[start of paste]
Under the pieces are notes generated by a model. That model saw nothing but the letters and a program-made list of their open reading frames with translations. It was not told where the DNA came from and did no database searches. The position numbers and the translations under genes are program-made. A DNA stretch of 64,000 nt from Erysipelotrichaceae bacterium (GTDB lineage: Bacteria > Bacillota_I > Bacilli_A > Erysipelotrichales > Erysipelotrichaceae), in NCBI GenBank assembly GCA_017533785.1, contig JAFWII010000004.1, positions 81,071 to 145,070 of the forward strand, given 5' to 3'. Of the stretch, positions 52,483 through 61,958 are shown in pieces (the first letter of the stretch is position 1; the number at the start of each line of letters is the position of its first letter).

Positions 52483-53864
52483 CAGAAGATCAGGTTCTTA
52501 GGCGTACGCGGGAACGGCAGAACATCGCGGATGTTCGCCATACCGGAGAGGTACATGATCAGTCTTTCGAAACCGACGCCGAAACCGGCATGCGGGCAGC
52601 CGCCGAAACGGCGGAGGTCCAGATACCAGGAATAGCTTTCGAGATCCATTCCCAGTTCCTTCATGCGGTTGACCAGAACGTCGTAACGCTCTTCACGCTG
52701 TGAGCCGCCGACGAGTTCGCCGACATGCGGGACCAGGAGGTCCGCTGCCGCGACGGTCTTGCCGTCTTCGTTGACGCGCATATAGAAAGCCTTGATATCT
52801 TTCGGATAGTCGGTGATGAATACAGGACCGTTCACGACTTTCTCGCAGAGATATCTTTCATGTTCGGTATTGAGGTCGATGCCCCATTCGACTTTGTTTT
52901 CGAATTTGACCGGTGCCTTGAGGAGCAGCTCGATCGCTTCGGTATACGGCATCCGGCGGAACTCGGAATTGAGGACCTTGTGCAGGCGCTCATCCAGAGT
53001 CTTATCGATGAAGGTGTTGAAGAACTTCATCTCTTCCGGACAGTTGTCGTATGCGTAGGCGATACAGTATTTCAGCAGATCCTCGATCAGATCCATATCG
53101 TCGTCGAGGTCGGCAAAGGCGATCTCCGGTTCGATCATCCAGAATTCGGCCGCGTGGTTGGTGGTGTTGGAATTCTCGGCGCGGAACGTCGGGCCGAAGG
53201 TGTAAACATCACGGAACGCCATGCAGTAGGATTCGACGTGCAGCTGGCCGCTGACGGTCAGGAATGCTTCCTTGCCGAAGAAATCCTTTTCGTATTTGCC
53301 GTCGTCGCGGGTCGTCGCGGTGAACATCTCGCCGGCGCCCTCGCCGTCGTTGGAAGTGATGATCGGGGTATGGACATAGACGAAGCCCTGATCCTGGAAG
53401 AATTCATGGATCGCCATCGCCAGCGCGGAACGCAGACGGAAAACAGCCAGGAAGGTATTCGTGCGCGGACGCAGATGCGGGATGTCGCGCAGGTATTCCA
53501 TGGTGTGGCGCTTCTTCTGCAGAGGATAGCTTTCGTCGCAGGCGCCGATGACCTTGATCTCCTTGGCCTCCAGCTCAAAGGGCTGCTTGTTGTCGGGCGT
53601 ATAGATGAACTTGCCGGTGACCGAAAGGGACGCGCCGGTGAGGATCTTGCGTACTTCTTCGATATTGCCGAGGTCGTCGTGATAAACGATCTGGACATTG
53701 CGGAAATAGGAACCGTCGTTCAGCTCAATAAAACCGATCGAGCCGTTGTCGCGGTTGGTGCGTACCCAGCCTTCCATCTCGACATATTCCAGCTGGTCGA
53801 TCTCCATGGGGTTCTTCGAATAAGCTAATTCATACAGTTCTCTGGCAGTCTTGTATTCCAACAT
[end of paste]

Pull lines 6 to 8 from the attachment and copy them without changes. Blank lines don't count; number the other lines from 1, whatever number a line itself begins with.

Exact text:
52701 TGAGCCGCCGACGAGTTCGCCGACATGCGGGACCAGGAGGTCCGCTGCCGCGACGGTCTTGCCGTCTTCGTTGACGCGCATATAGAAAGCCTTGATATCT
52801 TTCGGATAGTCGGTGATGAATACAGGACCGTTCACGACTTTCTCGCAGAGATATCTTTCATGTTCGGTATTGAGGTCGATGCCCCATTCGACTTTGTTTT
52901 CGAATTTGACCGGTGCCTTGAGGAGCAGCTCGATCGCTTCGGTATACGGCATCCGGCGGAACTCGGAATTGAGGACCTTGTGCAGGCGCTCATCCAGAGT